Although many expected the birth rate to increase during lockdown, when couples are stuck indoors with little to do, the number of births in Greece has actually declined compared to figures recorded in years before.
According to data released by the Greek Ministry of the Interior, births in November and December of 2020, nine months after Greece went into its first lockdown in March of 2020, were down 6.5% compared to births in the same months of 2019.
A similar decline of the birth rate in Greece was also noted in the months of January and February of 2021 compared to 2020.
birth rate declines in Greece as Covid-19 causes instability
This indicates that, instead of deciding to settle down during lockdown, young Greeks of childbearing age faced immense financial, social, and familial instability due to the pandemic, according to Michalis Stavrianoudakis, Secretary-General of Interior and Organization.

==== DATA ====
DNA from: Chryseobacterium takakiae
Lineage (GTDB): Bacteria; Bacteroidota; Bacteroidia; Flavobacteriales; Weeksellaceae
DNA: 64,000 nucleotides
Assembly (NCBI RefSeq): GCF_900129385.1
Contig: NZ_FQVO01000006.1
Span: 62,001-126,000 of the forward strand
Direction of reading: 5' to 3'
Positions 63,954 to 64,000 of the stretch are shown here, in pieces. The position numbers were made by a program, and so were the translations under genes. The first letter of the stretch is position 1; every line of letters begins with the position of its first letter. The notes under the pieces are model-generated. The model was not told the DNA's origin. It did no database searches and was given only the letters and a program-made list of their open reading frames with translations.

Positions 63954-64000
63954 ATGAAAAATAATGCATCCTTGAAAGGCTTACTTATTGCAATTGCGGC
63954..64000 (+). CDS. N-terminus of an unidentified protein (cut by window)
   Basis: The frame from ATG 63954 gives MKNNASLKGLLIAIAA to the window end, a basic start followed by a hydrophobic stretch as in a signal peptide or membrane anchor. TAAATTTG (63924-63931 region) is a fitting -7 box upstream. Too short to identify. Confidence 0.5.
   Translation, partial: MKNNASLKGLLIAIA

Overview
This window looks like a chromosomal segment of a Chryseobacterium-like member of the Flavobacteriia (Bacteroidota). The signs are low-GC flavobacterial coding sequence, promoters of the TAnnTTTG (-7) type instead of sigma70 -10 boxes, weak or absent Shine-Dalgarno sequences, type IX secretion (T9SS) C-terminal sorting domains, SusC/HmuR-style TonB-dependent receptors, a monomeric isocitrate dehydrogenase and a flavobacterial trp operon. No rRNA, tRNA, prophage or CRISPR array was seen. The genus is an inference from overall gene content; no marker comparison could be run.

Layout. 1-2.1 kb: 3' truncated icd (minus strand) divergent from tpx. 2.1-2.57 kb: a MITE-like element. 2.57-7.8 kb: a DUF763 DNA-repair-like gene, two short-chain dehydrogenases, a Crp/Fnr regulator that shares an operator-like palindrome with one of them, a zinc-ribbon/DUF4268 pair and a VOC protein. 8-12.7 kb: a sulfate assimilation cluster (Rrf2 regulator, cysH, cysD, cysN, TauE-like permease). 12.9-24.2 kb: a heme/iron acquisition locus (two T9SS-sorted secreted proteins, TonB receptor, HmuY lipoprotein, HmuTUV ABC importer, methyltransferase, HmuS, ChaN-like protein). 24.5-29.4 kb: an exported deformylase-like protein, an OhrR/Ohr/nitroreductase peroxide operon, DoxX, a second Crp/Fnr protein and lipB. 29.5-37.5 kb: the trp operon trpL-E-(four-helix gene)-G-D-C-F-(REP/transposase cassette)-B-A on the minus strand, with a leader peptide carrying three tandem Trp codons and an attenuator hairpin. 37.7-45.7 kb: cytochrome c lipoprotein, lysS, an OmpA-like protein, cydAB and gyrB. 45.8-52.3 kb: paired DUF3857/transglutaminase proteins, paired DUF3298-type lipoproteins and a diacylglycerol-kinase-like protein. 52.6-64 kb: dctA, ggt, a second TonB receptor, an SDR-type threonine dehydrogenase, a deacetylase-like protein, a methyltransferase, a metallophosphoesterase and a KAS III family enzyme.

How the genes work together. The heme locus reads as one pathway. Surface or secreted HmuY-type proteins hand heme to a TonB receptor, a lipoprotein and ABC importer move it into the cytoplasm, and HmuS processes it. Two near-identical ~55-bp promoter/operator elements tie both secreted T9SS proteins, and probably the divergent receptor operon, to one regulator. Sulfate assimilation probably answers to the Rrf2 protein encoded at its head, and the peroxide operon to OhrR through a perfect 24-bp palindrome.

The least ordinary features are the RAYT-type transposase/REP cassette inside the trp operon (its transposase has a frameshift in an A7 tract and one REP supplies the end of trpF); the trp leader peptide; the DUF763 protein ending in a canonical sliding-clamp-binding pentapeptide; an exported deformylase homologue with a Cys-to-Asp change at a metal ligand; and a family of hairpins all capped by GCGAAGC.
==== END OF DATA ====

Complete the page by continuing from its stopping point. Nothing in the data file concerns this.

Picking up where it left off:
“Although the number of births has been steadily declining for several years, the decline has intensified nine months after the lockdown and under the pressure of the pandemic,” Stavrianoudakis stated.
Death rate higher than birth rate in Greece in 2020
ELSTAT’s data counts the population of the Mediterranean country at 10,718,565 people, broken down to 5,215,488 men and 5,503,077 women.
This signals a marginal 0.6% decrease in the population compared to the figure released by ELSTAT on January 1, 2019, which recorded the number of Greeks at 10,724,599.
In 2020, the death rate was much higher than the birth rate in Greece, widening a substantial gap that has been forming and expanding in recent years.
In 2019, 83,628 babies were born and 124,101 people died.
Greece’s population is largely made up of older citizens. Just 14.2% of the population is aged 0 to 14 years. A great 63.5% of Greeks are 15 to 64 years old, and 22.3% are aged 65 years and over.
A stunning 121,347 Greeks recorded on January 1, 2020 are over 100 years old, and 121,071 are between 90 and 99 years old.